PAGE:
Back to His Roots
On the eve of the opening of Rhoda, his new restaurant in collaboration with Yenn Wong, Nathan Green talks to Wilson Fok about family, food and playing to his strengths
hen he thinks back to the food of his childhood, Nathan Green immediately reminisces about his grandmother, Rhoda. “She truly embodied the meaning of the word hospitality,” says the chef, who has helmed the kitchen at Wan Chai restaurant 22 Ships for the past two years. Rhoda lived in South London—a lengthy trip from the Midlands, where Nathan resided with his mother and father, so his visits were limited.
But when they did get together, the feasts were spectacular. “Lunch would normally start around noon and go until midnight,” Nathan recalls. “It would be this procession of incredible dishes, which she would send out from her tiny little galley kitchen.” Rhoda’s signature dishes included poached salmon, beef bourguignon, pâte, prawn salad and spare ribs—simple food that packed a punch.
This month, Nathan pays the ultimate homage to Rhoda, who passed away last year aged 94, by opening a new eatery named for his grandmother and inspired by her sensational spreads. The restaurant, located in Sai Ying Pun, is a collaboration with Yenn Wong of Jia Group, with whom he worked during his tenure at 22 Ships.
Rhoda’s focus is family-style, rustic fare— the type of food on which Nathan was raised. “As a child, I was surrounded by food,” he recalls. “At an early age, I helped my mother in the kitchen, rolling out pastries. By age five, I had learned how to make the perfect omelette. One of my favourite father-son times was handling the barbecue with my father.”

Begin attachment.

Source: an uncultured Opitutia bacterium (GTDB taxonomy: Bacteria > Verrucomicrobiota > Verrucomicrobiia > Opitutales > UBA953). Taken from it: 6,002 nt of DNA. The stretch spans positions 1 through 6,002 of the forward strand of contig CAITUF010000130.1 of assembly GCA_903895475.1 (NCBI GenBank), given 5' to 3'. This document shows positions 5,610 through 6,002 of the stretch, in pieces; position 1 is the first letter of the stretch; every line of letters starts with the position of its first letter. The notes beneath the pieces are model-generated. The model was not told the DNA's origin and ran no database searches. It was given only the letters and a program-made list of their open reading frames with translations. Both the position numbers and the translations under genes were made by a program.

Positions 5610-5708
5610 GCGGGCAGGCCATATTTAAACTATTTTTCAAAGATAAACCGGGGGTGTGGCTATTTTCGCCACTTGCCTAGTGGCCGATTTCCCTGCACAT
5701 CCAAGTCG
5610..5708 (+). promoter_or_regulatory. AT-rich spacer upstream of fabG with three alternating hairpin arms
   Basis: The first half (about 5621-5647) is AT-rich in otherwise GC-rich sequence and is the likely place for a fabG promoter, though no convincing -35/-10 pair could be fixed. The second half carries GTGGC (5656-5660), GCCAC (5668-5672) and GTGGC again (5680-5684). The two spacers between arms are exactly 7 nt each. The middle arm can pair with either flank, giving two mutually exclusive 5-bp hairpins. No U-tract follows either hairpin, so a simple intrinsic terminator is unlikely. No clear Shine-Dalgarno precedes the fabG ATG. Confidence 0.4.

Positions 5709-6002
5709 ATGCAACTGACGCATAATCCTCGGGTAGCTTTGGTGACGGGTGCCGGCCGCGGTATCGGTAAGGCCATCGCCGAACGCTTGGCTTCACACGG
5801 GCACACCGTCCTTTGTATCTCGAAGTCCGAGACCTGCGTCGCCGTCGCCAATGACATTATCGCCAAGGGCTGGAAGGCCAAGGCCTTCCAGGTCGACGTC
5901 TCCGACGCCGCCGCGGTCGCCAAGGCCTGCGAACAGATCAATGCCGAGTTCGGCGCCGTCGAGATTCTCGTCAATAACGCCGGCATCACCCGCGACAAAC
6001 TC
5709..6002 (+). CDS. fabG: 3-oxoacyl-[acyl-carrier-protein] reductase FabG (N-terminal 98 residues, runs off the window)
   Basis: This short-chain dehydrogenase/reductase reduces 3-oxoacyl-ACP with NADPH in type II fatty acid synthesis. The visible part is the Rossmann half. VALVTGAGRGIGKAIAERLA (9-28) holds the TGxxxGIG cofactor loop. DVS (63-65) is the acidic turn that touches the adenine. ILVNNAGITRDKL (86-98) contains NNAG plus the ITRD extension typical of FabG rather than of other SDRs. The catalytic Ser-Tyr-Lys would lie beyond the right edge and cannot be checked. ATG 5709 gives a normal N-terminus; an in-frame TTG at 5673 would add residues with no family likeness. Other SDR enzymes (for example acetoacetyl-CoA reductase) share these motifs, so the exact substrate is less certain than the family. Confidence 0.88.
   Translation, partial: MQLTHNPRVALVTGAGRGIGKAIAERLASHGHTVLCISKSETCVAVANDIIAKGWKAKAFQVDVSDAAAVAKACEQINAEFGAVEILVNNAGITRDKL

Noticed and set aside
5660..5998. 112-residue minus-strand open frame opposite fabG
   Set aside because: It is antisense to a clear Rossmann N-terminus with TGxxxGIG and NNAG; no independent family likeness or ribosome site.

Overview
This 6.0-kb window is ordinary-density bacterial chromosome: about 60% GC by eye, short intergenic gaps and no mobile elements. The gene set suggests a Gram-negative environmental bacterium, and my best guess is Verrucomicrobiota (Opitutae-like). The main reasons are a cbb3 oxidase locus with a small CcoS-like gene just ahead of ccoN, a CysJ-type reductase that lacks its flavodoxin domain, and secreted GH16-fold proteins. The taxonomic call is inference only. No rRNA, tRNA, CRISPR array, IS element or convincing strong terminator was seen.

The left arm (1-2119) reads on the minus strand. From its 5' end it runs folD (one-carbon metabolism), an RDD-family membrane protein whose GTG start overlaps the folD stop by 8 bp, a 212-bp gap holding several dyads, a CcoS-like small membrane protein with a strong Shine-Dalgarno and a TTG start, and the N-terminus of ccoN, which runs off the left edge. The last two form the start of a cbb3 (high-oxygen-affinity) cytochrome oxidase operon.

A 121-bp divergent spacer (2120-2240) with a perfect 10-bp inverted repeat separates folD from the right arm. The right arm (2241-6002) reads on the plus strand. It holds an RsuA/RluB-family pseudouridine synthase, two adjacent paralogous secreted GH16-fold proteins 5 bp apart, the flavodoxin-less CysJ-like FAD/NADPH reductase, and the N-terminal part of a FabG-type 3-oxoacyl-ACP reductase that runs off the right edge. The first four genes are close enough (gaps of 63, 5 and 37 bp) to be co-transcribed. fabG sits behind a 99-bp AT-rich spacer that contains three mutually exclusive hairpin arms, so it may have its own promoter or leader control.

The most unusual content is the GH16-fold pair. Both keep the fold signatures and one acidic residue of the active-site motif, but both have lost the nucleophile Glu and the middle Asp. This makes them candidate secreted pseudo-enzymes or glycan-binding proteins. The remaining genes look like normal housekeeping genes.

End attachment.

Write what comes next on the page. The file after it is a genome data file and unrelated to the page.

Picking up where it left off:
At 18, Nathan finished cooking school and was ready to work. After stints with big-name chefs including Michael Caines, Tom Aikens and Tom Sellers, it was Jason Atherton who gave his career the biggest boost. “Jason called. He heard that I was leaving [Sellers’ restaurant] Story and said he would like to offer me a work opportunity in Hong Kong.” Nathan basically hopped on the next plane—and has yet to look back.
Rhoda is set to be a thing of beauty. The interiors have been designed by celebrated tastemaker Joyce Wang, whose brass and aged wood will line the 2,000-square-foot space, complete with bricks and tiling to bring a homely feel to the establishment.
Beyond the look and feel, unpretentious down-home flavours are the true focus at Rhoda. Nathan will offer a menu that changes daily and features market-fresh produce. “Rhoda is going to serve everything—different cuts of meats and offal and all,” he explains. “We don’t enjoy the term ‘nose-to-tail’ that much, because we are simply maximising the potential of the resources offered to us, such as what parts of the animal are available. It’s essentially about making the most out of the animal and minimising wastage.”
Nathan will buy his animals whole and carve them into cuts in the restaurant’s kitchen. Fish is sourced locally—with help from David Lai, who co-runs Fish School with Yenn—and grilled to perfection. Similarly, the roast chicken is deliciously moist and comes seasoned with thyme and